For the Greater Good
October 18, 2006 § 1 Comment
By now, we’re all aware of the Mark Foley Congressional page scandal, and some of us are probably familiar with the scandals surrounding Curt Weldon, Jim Kolbe and Harry Reid. It may be three Republicans and one Democrat, but the tables could easily be turned, because in my opinion, they’re all corrupt. And with only two choices at the polls, the poor American public is faced with choosing between corrupt and corrupter in most races. (Maybe someone can get Jim Carrey to do a sequel).
Yesterday, I read an article about how Democrats agreed on an election focus or “catch phrase,” which can be boiled down to “for the common good”. (Personally, I’d tweak that slightly to “for the greater good”. The common good implies appealing to the lowest common denominator, while the greater good conjures up ideas of a better and more beneficial tomorrow for all Americans.) Regardless, with election (and scandal) season upon us, here are a few policy suggestions for the Democrats if the common good is truly their concern.
Congressional Term Limits
I’m sure there is a fairly large learning curve for new congressmen and senators, but let’s face it — after several years in Congress, our representatives lose touch with the people for whom they supposedly speak. When the Greeks invented the democratic and elective system, they intended for representatives to hold other jobs before and after serving “the people”. In their minds, the idea of a “career politician” was a contradiction in terms because no person could continue to speak for the people after they had become fully integrated into a political machine.
Public Financing of Political Campaigns
Our current system favors the wealthy over the smart, the rich over the innovative, the out-of-touch over the of-the-people. Further aggregating the problem is our two party system which weeds out anyone who might have novel approaches to solving today’s complex issues. If we removed the ability of individuals to directly contribute to their own and others’ political campaigns and instead used a limited amount of tax dollars to fund all candidates equally, we’d end up with more than two unappealing candidates from which to choose on election day. In addition, elected officials wouldn’t end up “owing” favors to big doners, and they wouldn’t be motivated to overfill their coffers to fund future campaigns.
Instant Runoff Voting (IRV)
Most people may not know it, but Instant Runoff Voting (IRV) is what the Academy of Motion Picture Arts and Sciences (familiarly known as “The Oscars”) uses to select their winners. It’s a pretty simple and intuitive system — voters rank candidates in order of preference. This is most easily understood by comparison to an everyday situation. My boyfriend often picks up breakfast for me in the morning. When he asks what I want, I usually say “A croissant, but if they don’t have that, a muffin, preferably blueberry, or apple cinnamon if they don’t have that”. We’ve all been through a similar mental process. IRV is the same thing, just with political candidates.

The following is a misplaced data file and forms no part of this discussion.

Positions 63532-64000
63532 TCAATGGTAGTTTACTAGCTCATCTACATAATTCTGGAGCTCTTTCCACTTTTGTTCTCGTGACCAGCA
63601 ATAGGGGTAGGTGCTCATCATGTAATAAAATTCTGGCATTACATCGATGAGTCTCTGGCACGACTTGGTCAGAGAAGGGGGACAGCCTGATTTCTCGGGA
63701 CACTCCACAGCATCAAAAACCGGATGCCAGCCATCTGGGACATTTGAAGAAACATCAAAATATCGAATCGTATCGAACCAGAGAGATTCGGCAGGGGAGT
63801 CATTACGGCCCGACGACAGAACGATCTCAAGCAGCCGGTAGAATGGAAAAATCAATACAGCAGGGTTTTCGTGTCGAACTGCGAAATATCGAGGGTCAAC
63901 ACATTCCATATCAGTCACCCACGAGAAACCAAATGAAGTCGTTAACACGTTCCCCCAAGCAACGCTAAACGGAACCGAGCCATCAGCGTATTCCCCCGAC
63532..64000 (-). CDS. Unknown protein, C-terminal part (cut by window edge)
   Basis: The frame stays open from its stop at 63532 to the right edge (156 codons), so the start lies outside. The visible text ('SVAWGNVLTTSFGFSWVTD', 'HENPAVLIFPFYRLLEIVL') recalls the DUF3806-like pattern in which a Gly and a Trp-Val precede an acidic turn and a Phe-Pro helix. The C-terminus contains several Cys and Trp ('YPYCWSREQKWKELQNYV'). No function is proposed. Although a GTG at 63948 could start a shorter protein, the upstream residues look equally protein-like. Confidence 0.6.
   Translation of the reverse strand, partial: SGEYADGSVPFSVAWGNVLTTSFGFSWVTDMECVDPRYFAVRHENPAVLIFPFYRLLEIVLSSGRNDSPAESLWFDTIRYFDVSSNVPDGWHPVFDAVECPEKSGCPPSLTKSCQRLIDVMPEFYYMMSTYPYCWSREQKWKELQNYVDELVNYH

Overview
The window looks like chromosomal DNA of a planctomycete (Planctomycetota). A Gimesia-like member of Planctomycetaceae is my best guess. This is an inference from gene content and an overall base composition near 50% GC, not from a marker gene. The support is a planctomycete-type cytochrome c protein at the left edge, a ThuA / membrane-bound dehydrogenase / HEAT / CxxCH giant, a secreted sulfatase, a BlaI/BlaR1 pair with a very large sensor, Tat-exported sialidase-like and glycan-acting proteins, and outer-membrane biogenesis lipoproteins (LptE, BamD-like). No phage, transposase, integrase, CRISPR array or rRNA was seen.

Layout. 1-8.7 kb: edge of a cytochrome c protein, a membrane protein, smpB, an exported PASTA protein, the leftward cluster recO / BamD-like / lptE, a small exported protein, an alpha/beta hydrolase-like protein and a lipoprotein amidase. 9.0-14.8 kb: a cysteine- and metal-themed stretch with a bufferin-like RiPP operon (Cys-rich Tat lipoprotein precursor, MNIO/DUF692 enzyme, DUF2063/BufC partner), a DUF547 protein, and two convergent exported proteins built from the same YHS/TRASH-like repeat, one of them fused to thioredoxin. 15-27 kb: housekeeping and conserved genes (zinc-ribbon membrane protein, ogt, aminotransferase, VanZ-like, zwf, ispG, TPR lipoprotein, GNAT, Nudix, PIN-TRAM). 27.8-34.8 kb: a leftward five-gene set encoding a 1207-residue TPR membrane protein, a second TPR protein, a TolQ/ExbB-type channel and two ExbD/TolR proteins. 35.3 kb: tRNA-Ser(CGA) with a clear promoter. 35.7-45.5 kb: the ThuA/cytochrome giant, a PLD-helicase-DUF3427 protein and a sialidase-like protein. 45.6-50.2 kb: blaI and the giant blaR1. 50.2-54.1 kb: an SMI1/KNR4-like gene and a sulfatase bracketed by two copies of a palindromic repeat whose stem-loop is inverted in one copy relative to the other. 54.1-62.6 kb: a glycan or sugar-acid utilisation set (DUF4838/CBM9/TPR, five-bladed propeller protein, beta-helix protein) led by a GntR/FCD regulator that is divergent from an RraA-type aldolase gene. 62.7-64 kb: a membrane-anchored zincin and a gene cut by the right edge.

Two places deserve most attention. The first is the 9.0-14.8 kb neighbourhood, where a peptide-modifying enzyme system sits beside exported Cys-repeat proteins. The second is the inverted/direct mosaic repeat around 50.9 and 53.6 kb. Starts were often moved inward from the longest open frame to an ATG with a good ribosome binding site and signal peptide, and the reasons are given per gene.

The benefits of this system are many — voters don’t have to adopt an “either or” mentality, third parties have a better chance at winning and the so-called “spoiler effect” is eliminated. At the end of the day, the candidate who is most preferred by voters is the winner. For a real life example, look at the 2004 election where Nader was blamed for “stealing” votes from Gore. (This isn’t really a great example because Gore lost his own state of Tennessee and more Democrats voted for Bush in Florida than Nader, but it’s the most widely cited case). Liberal voters could have ranked Nader first, Gore second and Bush third — without having to feel like they were throwing away their vote — because if Nader got the fewest votes, his votes would have been transferred to those voters’ second choice, which in most cases would have been Gore. This would have resulted in a Gore win because Gore was most preferred by the electorate.
Subsidized Living Expenses for Elected Officials
When you are elected to a position that requires you to work away from home most of the time, you need a second home. As a former resident of the D.C. metropolitan area, I can attest that it’s not cheap to live near the capital. For a few months, I considered running for a State Assembly position in California, but when I realized that I couldn’t afford a second rent in Sacramento, it soon became an unrealistic goal. The ultimate result of this is that only wealthy people can afford to be elected officials, again eliminating the possibility of third party and “of the people” candidates running for office. But if the government subsidized housing and living expenses for congressmen and senators, the playing field would be leveled and voters would have more (and hopefully better) options come November.
All of these things would result in a more representative government, one that could make decisions based on the needs and desires of the people rather than those of corporations and wealthy campaign doners. Of course, the Democrats are just as opposed to these ideas as the Republicans, something that often comes as a shock to progressives who think that the Democratic party is more concerned about the average citizen than the GOP. And so I issue this challenge to the Democrats this election season — if you truly believe that you are the party for the “common good”, will you make good on your election year promises and return the power to the people as our Founding Fathers intended?
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